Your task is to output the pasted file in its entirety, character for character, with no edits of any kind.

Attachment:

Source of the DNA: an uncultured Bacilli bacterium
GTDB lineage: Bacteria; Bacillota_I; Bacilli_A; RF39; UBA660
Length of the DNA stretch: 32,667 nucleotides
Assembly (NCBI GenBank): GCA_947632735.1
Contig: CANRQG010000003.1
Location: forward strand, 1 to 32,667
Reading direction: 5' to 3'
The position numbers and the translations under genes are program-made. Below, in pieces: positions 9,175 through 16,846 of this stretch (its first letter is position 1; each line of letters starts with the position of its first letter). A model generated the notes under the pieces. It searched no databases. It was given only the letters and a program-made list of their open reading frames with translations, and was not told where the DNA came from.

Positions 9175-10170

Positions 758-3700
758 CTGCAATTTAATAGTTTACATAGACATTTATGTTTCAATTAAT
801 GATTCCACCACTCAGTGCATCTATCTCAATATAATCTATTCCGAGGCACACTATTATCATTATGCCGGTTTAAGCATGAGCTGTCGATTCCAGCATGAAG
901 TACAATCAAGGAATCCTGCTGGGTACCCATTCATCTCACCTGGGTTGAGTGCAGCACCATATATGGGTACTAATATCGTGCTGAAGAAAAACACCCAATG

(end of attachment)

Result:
Source of the DNA: an uncultured Bacilli bacterium
GTDB lineage: Bacteria; Bacillota_I; Bacilli_A; RF39; UBA660
Length of the DNA stretch: 32,667 nucleotides
Assembly (NCBI GenBank): GCA_947632735.1
Contig: CANRQG010000003.1
Location: forward strand, 1 to 32,667
Reading direction: 5' to 3'
The position numbers and the translations under genes are program-made. Below, in pieces: positions 9,175 through 16,846 of this stretch (its first letter is position 1; each line of letters starts with the position of its first letter). A model generated the notes under the pieces. It searched no databases. It was given only the letters and a program-made list of their open reading frames with translations, and was not told where the DNA came from.

Positions 9175-10170

Positions 758-3700
758 CTGCAATTTAATAGTTTACATAGACATTTATGTTTCAATTAAT
801 GATTCCACCACTCAGTGCATCTATCTCAATATAATCTATTCCGAGGCACACTATTATCATTATGCCGGTTTAAGCATGAGCTGTCGATTCCAGCATGAAG
901 TACAATCAAGGAATCCTGCTGGGTACCCATTCATCTCACCTGGGTTGAGTGCAGCACCATATATGGGTACTAATATCGTGCTGAAGAAAAACACCCAATG